When impulsivity is combined with grandiosity, attention-seeking behavior accelerates to warp speed. Warped expectations that characterize virtually every alcoholic and drug addict feed this impulsiveness. Chemical dependency instills a taste for immediate relief. Years of alcohol and drug abuse almost mold it into addiction’s nature.
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What are the warning signs?
Everyone’s experience is different, but some warning signs of dry drunk syndrome include:
- Wanting to be the center of attention
- Feeling like you’re always the victim
- Having trouble communicating with other people
- Mood swings that range from depression to extreme happiness
- Fear that you can’t change
- Anger and resentment towards family and friends who intervened in your drinking
- Frustration over time wasted due to your alcohol abuse
- Believing that sobriety is boring
- Romanticizing past substance abuse
- Not acknowledging the problems your substance abuse caused
- Feeling jealous of people who are showing signs of healthy recovery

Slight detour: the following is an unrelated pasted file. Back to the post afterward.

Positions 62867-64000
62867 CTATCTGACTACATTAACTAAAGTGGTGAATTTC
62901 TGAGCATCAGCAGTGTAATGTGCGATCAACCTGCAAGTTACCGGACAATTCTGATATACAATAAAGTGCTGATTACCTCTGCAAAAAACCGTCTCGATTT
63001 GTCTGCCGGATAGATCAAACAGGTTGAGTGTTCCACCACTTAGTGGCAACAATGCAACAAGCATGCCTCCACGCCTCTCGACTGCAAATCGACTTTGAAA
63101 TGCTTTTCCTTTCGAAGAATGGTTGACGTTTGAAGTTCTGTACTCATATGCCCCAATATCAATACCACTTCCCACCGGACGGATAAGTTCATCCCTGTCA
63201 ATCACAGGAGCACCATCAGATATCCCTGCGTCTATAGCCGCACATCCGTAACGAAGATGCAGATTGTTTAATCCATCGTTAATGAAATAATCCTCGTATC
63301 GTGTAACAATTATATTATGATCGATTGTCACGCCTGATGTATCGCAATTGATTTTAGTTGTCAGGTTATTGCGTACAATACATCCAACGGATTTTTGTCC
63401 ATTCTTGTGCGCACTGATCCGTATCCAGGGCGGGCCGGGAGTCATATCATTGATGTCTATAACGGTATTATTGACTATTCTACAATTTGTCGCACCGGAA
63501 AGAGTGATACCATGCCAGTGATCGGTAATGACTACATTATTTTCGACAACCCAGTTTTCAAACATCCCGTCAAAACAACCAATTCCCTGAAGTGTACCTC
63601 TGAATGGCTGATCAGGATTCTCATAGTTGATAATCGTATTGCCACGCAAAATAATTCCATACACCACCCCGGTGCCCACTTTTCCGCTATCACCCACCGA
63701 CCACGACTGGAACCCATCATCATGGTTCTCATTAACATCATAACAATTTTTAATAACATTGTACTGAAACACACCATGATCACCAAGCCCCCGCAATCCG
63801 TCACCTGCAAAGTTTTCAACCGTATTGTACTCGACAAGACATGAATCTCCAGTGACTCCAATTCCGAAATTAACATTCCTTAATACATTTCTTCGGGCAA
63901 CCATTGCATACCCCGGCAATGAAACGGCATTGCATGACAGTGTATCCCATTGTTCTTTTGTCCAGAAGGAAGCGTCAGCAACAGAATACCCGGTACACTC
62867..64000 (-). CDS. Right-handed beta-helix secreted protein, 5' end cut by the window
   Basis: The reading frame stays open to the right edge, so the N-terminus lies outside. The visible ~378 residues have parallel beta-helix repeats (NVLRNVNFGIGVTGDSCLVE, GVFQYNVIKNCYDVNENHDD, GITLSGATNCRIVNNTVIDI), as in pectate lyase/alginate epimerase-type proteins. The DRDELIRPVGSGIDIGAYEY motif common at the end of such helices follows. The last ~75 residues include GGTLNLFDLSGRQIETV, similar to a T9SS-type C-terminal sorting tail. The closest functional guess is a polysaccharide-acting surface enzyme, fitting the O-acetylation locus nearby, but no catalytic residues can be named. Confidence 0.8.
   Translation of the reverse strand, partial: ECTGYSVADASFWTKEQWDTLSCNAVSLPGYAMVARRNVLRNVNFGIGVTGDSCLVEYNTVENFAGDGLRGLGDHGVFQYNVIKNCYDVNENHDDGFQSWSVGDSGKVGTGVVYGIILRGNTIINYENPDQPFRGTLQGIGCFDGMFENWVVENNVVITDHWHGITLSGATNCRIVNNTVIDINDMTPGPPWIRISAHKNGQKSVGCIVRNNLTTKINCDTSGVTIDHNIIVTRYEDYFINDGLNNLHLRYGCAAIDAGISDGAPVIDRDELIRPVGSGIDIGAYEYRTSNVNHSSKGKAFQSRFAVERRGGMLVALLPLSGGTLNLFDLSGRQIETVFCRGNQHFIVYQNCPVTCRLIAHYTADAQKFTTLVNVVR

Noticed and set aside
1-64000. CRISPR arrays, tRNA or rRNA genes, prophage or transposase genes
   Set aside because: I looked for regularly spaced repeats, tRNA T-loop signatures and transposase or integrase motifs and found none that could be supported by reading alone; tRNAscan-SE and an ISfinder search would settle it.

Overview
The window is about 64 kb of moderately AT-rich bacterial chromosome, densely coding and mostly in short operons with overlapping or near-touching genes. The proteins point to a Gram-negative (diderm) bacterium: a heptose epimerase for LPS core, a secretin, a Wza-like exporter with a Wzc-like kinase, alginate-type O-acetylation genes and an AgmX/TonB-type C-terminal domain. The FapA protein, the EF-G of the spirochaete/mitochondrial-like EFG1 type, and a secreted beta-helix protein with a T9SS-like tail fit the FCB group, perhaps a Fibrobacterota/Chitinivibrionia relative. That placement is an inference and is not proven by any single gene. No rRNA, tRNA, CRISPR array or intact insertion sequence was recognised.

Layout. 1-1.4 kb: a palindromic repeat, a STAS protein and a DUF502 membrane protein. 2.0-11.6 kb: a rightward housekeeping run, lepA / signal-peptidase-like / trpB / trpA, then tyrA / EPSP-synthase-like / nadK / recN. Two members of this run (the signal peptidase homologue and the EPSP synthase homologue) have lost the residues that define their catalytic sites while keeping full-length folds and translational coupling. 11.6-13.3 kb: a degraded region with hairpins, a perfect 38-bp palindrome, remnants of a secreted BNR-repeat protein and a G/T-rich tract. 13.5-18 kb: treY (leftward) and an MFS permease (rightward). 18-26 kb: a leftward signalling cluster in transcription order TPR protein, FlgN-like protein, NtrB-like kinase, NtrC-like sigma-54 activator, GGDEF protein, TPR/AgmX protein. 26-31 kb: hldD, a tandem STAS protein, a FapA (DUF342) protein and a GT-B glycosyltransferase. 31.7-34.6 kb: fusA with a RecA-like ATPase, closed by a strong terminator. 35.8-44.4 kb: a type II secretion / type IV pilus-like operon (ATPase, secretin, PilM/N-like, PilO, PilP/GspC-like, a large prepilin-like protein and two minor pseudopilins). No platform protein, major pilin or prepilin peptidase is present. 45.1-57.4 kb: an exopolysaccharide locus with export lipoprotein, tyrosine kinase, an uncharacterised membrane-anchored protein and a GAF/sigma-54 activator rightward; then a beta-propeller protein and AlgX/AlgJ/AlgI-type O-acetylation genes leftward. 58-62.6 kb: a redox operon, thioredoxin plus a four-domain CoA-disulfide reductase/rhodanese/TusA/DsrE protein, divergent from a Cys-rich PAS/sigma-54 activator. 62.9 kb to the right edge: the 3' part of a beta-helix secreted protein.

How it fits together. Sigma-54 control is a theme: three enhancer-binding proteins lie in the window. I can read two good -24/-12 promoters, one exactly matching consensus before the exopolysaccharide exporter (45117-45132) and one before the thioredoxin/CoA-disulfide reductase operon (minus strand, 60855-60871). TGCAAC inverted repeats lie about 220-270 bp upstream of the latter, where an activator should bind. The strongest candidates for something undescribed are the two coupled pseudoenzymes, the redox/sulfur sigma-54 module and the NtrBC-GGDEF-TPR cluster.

- Believing you always know what’s best
- Refusing to accept constructive criticism
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Does it Happen to Everyone?
Some individuals assume that people showing signs of this syndrome are about to relapse and drink again, but this isn’t always the case.
Turner, who specializes in addiction treatment in Virginia, explains that while many people use “relapse” to describe a return to substance use, she defines relapse as the process of thoughts, behaviors, and emotions that can trigger use. “Given that relapse is a process, it can be identified and interpreted before use happens,” she says.
Based on this definition, the symptoms of “dry drunk syndrome” may constitute a relapse, even if the person doesn’t drink. Keep in mind that relapses are a normal, common part of recovery.
Dry Drunk Treatment